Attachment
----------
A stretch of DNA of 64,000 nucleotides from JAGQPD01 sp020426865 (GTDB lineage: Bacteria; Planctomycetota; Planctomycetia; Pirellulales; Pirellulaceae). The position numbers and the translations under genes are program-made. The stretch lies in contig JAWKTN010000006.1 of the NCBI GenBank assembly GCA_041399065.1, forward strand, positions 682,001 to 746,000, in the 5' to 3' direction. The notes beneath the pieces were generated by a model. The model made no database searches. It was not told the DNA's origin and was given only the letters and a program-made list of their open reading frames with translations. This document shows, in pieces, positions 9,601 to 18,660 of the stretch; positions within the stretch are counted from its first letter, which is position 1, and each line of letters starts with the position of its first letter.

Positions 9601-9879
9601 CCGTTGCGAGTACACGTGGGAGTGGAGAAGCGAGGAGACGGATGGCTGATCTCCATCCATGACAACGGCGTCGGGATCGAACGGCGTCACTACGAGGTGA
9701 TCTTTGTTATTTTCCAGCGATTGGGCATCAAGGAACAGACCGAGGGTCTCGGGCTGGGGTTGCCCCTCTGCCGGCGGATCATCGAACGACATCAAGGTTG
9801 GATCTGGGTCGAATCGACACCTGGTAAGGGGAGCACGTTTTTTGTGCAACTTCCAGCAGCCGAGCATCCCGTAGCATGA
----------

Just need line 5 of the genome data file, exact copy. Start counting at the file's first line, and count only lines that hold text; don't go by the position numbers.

9801 GATCTGGGTCGAATCGACACCTGGTAAGGGGAGCACGTTTTTTGTGCAACTTCCAGCAGCCGAGCATCCCGTAGCATGA